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Double.Nan question.plz help

bnkiran kumar
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Joined: Mar 02, 2006
Posts: 176
The following code will print

1: Double a = new Double(Double.NaN);
2: Double b = new Double(Double.NaN);
3:
4: if( Double.NaN == Double.NaN )
5: System.out.println("True");
6: else
7: System.out.println("False");
8:
9: if( a.equals(b) )
10: System.out.println("True");
11: else
12: System.out.println("False");

A) True
True

B) True
False

C) False
True

D) False
False
c is the answer, plz anyone answer.


Kiran Kumar.
Edisandro Bessa
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Joined: Jan 19, 2006
Posts: 584
Hi All,

I am getting prepared to write SCJP5 exam. Should I worry about Nan use for the exam or it's only for SCJP 1.4 ?


"If someone asks you to do something you don't know how to, don't tell I don't know, tell I can learn instead." - Myself
mambe nanje
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Joined: Feb 22, 2006
Posts: 31
well Double.NAN is not actually defined any where as a precise value, so any test about it will never be true


Da Clone in programming world
Tilo Hemp
Ranch Hand

Joined: Nov 21, 2005
Posts: 91
interestingly,
Double.NaN != Double.NaN
gives true!
marc weber
Sheriff

Joined: Aug 31, 2004
Posts: 11343

Here's what I had in my own notes regarding NaN...

NaN is non-ordinal, so relational comparisons involving NaN always result in false. The only exception is NaN != NaN, which returns true. Wrapper methods Float.isNaN(float) and Double.isNaN(double) can be used to test for NaN. Alternatively, a float or double is NaN if it is not equal to itself (e.g., x != x).

Furthermore...
  • Math.round(Float.NaN) results in an int zero, and Math.round(Double.NaN) results in a long zero.
  • String literals "NaN" and "Infinity" are acceptable for Float and Double constructors.
  • float or double division by zero results in +/- Infinity; except dividing zero by zero, which results in NaN.


  • "We're kind of on the level of crossword puzzle writers... And no one ever goes to them and gives them an award." ~Joe Strummer
    sscce.org
    Tilo Hemp
    Ranch Hand

    Joined: Nov 21, 2005
    Posts: 91
    Hi Marc,

    thanks a lot for the interesting information!

    I've got one remark and one question:

    NaN is non-ordinal, so relational comparisons involving NaN always result in false. The only exception is NaN != NaN, which returns true.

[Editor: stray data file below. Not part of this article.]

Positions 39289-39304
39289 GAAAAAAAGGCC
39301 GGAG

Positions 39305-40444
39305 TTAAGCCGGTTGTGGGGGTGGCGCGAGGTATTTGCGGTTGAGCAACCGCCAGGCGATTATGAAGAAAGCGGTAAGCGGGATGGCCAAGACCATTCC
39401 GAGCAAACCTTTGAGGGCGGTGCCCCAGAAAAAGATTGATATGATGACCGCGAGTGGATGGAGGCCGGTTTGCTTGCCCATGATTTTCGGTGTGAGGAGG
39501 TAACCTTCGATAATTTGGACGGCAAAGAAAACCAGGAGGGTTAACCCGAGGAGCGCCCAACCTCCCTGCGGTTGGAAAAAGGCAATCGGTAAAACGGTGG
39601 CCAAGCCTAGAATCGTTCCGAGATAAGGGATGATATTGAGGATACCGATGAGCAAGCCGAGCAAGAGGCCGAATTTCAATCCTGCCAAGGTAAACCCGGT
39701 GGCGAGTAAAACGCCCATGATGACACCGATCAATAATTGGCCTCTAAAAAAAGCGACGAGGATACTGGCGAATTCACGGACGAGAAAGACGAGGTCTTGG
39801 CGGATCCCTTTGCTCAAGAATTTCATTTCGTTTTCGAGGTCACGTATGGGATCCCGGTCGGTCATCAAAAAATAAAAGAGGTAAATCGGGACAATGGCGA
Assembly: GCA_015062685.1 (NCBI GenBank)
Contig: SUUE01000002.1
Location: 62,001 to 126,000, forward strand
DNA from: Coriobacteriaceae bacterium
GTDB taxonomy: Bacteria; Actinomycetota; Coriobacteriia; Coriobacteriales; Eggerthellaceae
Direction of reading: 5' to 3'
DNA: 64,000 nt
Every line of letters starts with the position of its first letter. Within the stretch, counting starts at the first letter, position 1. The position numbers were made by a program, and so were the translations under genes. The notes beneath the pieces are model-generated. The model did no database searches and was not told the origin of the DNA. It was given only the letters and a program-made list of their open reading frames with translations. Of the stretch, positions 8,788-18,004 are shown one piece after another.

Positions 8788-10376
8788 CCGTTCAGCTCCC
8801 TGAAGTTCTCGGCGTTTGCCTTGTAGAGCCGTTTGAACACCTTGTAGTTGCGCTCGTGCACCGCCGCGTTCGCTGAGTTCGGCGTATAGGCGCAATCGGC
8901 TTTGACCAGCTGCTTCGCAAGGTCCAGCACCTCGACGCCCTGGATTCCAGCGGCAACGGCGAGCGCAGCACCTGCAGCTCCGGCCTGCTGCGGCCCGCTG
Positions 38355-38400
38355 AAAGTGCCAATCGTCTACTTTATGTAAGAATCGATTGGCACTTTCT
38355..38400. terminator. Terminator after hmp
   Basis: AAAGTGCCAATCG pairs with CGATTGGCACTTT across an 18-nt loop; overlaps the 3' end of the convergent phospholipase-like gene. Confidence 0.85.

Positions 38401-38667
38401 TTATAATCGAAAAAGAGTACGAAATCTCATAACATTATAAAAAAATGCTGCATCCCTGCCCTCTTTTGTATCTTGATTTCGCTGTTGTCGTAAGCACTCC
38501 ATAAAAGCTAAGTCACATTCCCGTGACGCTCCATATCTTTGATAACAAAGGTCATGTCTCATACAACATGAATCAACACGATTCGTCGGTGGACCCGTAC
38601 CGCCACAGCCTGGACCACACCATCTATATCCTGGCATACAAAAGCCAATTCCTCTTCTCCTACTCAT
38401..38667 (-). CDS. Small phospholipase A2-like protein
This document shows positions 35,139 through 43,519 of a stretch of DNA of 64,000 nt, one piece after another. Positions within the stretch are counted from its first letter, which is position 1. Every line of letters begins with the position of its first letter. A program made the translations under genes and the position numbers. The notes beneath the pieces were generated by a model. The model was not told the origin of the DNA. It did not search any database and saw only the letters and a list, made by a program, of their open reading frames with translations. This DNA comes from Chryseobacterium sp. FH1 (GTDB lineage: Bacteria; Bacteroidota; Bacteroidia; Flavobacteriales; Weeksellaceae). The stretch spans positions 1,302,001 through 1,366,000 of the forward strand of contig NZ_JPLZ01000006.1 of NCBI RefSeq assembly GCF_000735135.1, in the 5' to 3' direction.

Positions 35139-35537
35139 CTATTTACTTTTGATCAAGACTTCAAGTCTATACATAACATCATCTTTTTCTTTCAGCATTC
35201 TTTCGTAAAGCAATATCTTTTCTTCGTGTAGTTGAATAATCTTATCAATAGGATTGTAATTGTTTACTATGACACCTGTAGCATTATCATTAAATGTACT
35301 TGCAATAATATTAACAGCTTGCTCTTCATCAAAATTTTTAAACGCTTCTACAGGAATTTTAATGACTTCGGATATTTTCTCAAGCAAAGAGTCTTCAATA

--> the exception is not limited to NaN != NaN, but can also applied to say Double.NaN != 12.34, which also gives true. I guess != simply inverts the output of ==.

    And my question is: what does "Cuius rei demonstrationem mirabilem sane detexi hanc marginis exiguitas non caperet." mean? I tried to find an automated latin-translator, but this did not work out

    Regards
    marc weber
    Sheriff

    Joined: Aug 31, 2004
    Posts: 11343

    Originally posted by Tilo Hemp:
    ...--> the exception is not limited to NaN != NaN, but can also applied to say Double.NaN != 12.34, which also gives true. I guess != simply inverts the output of ==...

    You're correct! I guess it would be more accurate to say something like, "the exception is in applying the != comparison to NaN, which returns true -- even when comparing two NaNs."

    As for the quote, see Fermat's Last Theorem (and note the enigmatic quality that made Fermat's words so intriguing in the first place ).
    Bert Bates
    author
    Sheriff

    Joined: Oct 14, 2002
    Posts: 8813
        
        5
    And to answer an earlier question, this topic is on the 1.4 exam, but NOT the 1.5 exam.


    Spot false dilemmas now, ask me how!
    (If you're not on the edge, you're taking up too much room.)
    Tilo Hemp
    Ranch Hand

    Joined: Nov 21, 2005
    Posts: 91
    thanks a lot marc, this is quite funny!
    especially, putting this quotation in a small margin under short and to-the-point statements
    bnkiran kumar
    Ranch Hand

    Joined: Mar 02, 2006
    Posts: 176
    marc weber ,thank you for your valuable material.
     
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    subject: Double.Nan question.plz help